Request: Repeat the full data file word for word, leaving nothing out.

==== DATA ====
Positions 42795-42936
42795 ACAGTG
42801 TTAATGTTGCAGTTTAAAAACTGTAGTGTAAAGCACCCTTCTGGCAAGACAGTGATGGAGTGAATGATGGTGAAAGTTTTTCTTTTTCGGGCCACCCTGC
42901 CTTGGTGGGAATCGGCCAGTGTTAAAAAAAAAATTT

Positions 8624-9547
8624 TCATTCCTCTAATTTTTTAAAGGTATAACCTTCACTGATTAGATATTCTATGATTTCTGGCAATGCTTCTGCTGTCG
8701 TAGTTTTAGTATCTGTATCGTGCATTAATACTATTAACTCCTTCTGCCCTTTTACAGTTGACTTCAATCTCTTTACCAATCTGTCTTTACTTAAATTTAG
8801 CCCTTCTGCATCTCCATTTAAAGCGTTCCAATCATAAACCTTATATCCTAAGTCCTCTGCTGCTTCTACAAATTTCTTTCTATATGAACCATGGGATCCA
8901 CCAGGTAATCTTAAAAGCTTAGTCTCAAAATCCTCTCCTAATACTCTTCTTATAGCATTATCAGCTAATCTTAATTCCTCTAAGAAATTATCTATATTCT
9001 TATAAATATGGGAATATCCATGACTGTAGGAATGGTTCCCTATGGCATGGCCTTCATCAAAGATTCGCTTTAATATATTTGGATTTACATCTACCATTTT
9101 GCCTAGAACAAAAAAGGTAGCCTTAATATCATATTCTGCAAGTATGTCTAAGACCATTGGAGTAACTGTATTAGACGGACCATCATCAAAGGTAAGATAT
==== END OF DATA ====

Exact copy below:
Positions 42795-42936
42795 ACAGTG
42801 TTAATGTTGCAGTTTAAAAACTGTAGTGTAAAGCACCCTTCTGGCAAGACAGTGATGGAGTGAATGATGGTGAAAGTTTTTCTTTTTCGGGCCACCCTGC
42901 CTTGGTGGGAATCGGCCAGTGTTAAAAAAAAAATTT

Positions 8624-9547
8624 TCATTCCTCTAATTTTTTAAAGGTATAACCTTCACTGATTAGATATTCTATGATTTCTGGCAATGCTTCTGCTGTCG
8701 TAGTTTTAGTATCTGTATCGTGCATTAATACTATTAACTCCTTCTGCCCTTTTACAGTTGACTTCAATCTCTTTACCAATCTGTCTTTACTTAAATTTAG
8801 CCCTTCTGCATCTCCATTTAAAGCGTTCCAATCATAAACCTTATATCCTAAGTCCTCTGCTGCTTCTACAAATTTCTTTCTATATGAACCATGGGATCCA
8901 CCAGGTAATCTTAAAAGCTTAGTCTCAAAATCCTCTCCTAATACTCTTCTTATAGCATTATCAGCTAATCTTAATTCCTCTAAGAAATTATCTATATTCT
9001 TATAAATATGGGAATATCCATGACTGTAGGAATGGTTCCCTATGGCATGGCCTTCATCAAAGATTCGCTTTAATATATTTGGATTTACATCTACCATTTT
9101 GCCTAGAACAAAAAAGGTAGCCTTAATATCATATTCTGCAAGTATGTCTAAGACCATTGGAGTAACTGTATTAGACGGACCATCATCAAAGGTAAGATAT